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Who Is Responsible For Homelessness?

As New York City goes back to schools and workplaces, the return to old routines has been marked by a few noticeable changes. For me, the most noticeable one is the state of homelessness and how it has increased. The air has changed. Each corner is a potential place for privacy. Businesses have a new job, cleaning their stoops.

My work involves creating experiential activities for people to learn beyond what they can read, so I used the example of homelessness since it was an experience almost everyone in my class has had (save the man who comes in from Pennsylvania, perhaps, but who knows). While the upper east side seemed immune to it, mid-town - just south of Times Square around 7th and 8th avenues in the upper 30s, was clearly not.

It is the heart of the fashion district. People are racing from here to there with garments hanging over their arms, but the air reeked, the ground is soiled and there is no real solution anywhere in sight. A colleague arrived to work dismayed at having seen a man wrap a rubber band around his arm and then proceed to shoot up. Never have I seen people do their business right in front of me, but now it is a common sight to see.

So I used that example to create an activity that would allow the students to engage in their preferences around Group vs. Individual orientation, a dimension studied by both Drs. Fons Trompenaars and Geert Hofstede in their cross-cultural research.

The students broke into groups of 4 and discussed their beliefs. They didn’t know at the time, but the results were irrelevant. There is no right answer. The purpose of the activity isn’t to prove who is right or wrong, so much as to illuminate how varying our opinions and positions are around problems that are difficult to solve.

Cross-cultural training is about transformational learning. Transformational learning is self-learning, it isn’t about who is right or wrong. The job of an interculturalist isn’t to take sides with someone, it is to build bridges between multi-perspectives. When a person has the conviction that they are right, they couldn’t be more wrong. Belief in being right is a form of ethnocentrism. It doesn’t matter if I agree with you or not. What matters is whether or not I can develop the competency within someone to be able to hold two opposing ideas at the same time, and still be effective in their work.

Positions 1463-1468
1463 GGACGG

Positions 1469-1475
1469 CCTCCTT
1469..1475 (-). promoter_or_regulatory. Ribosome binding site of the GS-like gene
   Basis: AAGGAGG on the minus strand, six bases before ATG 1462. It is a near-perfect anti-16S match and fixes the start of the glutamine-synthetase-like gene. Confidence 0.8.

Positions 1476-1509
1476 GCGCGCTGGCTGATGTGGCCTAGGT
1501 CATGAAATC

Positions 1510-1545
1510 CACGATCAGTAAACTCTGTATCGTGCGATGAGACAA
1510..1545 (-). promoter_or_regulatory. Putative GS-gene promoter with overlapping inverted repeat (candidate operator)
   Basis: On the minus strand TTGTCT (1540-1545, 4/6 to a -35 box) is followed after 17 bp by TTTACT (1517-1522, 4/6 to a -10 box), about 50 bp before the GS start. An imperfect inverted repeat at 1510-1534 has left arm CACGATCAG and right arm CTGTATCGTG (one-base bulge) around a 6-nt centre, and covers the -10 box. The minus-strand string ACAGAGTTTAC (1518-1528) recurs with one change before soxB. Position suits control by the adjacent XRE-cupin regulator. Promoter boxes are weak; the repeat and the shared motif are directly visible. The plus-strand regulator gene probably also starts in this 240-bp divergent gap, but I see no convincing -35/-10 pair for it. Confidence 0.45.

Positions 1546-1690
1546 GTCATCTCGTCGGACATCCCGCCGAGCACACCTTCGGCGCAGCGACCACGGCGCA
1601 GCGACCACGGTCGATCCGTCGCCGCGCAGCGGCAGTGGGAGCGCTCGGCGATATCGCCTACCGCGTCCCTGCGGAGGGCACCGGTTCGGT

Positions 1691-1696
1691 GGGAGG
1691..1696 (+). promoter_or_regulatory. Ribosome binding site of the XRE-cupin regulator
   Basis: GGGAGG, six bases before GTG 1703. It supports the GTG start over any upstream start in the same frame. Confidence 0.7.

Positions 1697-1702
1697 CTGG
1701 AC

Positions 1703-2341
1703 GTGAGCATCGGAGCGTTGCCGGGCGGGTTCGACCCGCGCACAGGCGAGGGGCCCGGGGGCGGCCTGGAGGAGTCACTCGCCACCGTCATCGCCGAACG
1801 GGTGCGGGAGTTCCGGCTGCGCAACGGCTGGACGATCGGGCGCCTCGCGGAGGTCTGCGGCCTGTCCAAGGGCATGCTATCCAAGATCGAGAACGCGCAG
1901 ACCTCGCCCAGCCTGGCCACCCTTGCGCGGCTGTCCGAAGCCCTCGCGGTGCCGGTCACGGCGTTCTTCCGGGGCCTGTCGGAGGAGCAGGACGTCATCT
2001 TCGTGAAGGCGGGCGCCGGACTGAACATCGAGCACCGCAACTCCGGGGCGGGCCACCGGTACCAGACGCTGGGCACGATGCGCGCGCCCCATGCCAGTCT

Global leadership is defined by a person’s ability to see the world through multiple lenses. My job as a trainer, coach, and consultant isn’t to guide people toward one belief system or another, but to challenge people regarding how they are going to uphold their value of Respect for Others, even if they don’t respect the beliefs of the other.

Whenever I hear someone say, “It’s common sense,” I know they are in their ethnocentrism. I know I’ve said this before - common sense isn’t common. We would all have to have had the exact same experiences, be born with the exact same types, and had our parents raise us in the exact same ways. Commons sense, in and of itself is a set up for failure in a diverse work environment because it is imposing one’s culture upon another.

Of all the cultural dimensions that have been studied, the Individualism—Communitarianism spectrum is the most salient in cross-cultural dynamics because it comes back to that essential question: To whom do you have primary responsibility?

So for those seeking self-awareness activities that is the question to ask. Is it to your family or to yourself? Do you make decisions based on your own desires or the desires of the group? Many US Americans who are raised in a certain cultural paradigm are surprised to find out that their national-workplace-cultural-value-preferences are not of the majority when it comes to this dimension.

In the mainstream US American workplaces, the research shows that there is a strong presence for Individualism. Yet 80% of the world population is Group Oriented, meaning, they will be rewarded for putting the group interest above their own individual interest. If that is the case and there is a high-performing employee who is given the responsibility of managing a team from a distance, then here is where reward systems, communication styles, and team management are all affected.

What does homelessness have to do with working in multi-national corporations? Maybe nothing. Maybe a lot. What we do know is how people answer the question, can start an employee on the path to cultural self-discovery. Cultural learning is self-learning.

So what do you think? Who is responsible for homelessness? The group or the individual.

Whatever your answer, just know that it can provide clues as to the type of leader you might be, so your self-awareness can find its own home.

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